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International Aid Targets

Volume 557: debated on Wednesday 30 January 2013

4. What assessment she has made of the proportion of GDP spent on overseas aid by the UK compared to equivalent spending by France and Germany. (140135)

In 2011, the UK spent 0.56% of GNI on official development assistance, or ODA. France spent 0.46% and Germany 0.39%. As I said a moment ago, we will reach our 0.7% ODA target this year. At the June 2012 European Council, France and Germany recommitted to spend 0.7% of their GNI on ODA by 2015.

I thank the Minister for that answer. As we have heard, we are on a trajectory to meet the 0.7% commitment, but that determination is not shown by all our EU partners. Can the Government do more to encourage them to meet previously made commitments?

The priorities we set are shared by EU countries, and some states—Sweden and Denmark, for example—have reached 0.7%. Germany’s aid increased by 2.6% in 2011, and it has publicly committed to reach 0.7% after 2015. The Government strongly urge other EU countries to follow our lead, and commit to and reach 0.7%.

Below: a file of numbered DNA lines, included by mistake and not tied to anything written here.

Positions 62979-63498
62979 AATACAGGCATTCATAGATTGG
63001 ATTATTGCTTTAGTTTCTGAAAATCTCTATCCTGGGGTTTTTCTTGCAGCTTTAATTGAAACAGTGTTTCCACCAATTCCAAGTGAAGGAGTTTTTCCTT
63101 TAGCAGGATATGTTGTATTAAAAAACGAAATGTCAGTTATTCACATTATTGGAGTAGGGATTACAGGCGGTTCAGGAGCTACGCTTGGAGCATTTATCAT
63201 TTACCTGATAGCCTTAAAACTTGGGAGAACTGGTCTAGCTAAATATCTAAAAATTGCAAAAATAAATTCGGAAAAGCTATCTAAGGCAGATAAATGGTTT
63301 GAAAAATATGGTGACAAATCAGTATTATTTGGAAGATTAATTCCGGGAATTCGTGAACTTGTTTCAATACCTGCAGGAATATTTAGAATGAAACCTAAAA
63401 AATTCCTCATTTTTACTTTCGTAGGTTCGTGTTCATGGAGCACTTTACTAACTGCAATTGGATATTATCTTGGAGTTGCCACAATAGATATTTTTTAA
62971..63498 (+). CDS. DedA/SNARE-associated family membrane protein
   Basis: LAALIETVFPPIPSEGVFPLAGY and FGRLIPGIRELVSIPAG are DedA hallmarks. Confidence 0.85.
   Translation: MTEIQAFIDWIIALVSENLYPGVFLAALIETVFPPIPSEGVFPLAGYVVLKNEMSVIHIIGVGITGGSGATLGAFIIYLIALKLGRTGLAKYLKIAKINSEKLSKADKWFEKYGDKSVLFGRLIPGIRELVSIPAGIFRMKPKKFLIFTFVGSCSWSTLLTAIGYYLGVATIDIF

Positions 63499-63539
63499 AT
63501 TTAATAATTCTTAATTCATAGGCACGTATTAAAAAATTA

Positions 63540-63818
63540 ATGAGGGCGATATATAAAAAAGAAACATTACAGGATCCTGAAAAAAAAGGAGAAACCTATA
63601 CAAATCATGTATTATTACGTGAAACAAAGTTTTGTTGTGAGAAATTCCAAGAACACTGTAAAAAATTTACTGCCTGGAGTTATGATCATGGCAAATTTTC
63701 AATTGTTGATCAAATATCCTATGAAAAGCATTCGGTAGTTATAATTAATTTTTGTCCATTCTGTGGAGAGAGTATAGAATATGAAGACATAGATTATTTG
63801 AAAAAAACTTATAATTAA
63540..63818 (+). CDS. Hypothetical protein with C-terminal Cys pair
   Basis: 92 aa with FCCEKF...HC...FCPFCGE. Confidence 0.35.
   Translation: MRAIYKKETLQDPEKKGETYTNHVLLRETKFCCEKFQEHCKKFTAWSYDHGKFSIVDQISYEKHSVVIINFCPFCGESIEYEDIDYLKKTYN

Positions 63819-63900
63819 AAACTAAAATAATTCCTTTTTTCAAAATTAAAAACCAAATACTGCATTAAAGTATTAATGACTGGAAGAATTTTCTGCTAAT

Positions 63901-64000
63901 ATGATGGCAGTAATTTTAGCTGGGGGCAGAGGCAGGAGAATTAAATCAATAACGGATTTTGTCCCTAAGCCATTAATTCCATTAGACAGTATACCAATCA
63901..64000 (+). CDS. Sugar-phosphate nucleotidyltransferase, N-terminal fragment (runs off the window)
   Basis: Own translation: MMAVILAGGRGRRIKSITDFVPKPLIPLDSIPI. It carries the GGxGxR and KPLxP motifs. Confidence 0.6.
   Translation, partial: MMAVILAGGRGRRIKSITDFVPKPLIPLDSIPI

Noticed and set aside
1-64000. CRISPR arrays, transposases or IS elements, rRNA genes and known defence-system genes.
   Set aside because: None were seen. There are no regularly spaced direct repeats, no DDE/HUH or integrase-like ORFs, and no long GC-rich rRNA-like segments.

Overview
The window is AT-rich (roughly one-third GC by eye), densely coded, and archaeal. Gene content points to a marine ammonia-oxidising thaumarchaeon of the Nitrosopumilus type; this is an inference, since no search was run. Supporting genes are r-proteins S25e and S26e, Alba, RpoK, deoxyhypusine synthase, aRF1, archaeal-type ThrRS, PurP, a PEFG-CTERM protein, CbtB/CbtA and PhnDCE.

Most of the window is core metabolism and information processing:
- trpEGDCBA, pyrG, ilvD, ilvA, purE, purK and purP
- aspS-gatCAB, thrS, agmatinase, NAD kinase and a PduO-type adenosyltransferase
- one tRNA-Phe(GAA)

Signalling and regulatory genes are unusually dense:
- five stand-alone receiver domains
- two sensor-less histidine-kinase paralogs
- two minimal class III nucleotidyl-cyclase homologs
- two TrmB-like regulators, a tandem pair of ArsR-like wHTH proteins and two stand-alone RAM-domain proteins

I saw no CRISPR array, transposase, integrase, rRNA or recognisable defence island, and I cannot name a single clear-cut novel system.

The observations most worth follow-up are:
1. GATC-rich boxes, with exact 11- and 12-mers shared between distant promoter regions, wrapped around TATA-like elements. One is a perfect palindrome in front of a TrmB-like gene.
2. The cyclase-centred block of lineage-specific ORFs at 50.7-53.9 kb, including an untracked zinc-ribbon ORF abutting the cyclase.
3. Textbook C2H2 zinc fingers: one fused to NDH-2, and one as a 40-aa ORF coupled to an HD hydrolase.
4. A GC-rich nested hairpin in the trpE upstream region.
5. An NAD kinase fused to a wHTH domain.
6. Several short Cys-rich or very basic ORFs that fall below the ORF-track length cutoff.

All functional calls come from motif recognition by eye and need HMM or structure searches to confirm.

I welcome the Minister’s commitment to pressure other European countries to meet their targets and reach 0.7%. When the UK meets that target, how much will be made up of non-departmental spend?

The amount of ODA in Government spending is accounted for with 90% from the Department for International Development and about 10% from other Departments.

As my right hon. Friend knows, I am a huge fan of his, but I wonder whether he agrees that there is something arbitrary about 0.7%. The United Kingdom has taken a lead in the world and shown the way, and we can also add in what our armed forces have contributed. Given the desperate and catastrophic state of the public finances that we inherited from the previous Government, surely the time has come to freeze overseas aid spending and devote some of that money to our hard-pressed armed forces.

The 0.7% target is a long-standing campaign, and my hon. Friend is right to say that to some extent it is arbitrary. Even if countries reach that target, it could be argued that it would still not suffice for the needs of the world. As a doughty defender of the armed forces, I assure my hon. Friend that we are committed to spending 30% of our budget on countries that are fragile or at risk of conflict, which often means working with his friends in the armed forces. Even though 0.7% may be arbitrary, the results we get for the money we spend are not, and they are evaluated rigorously.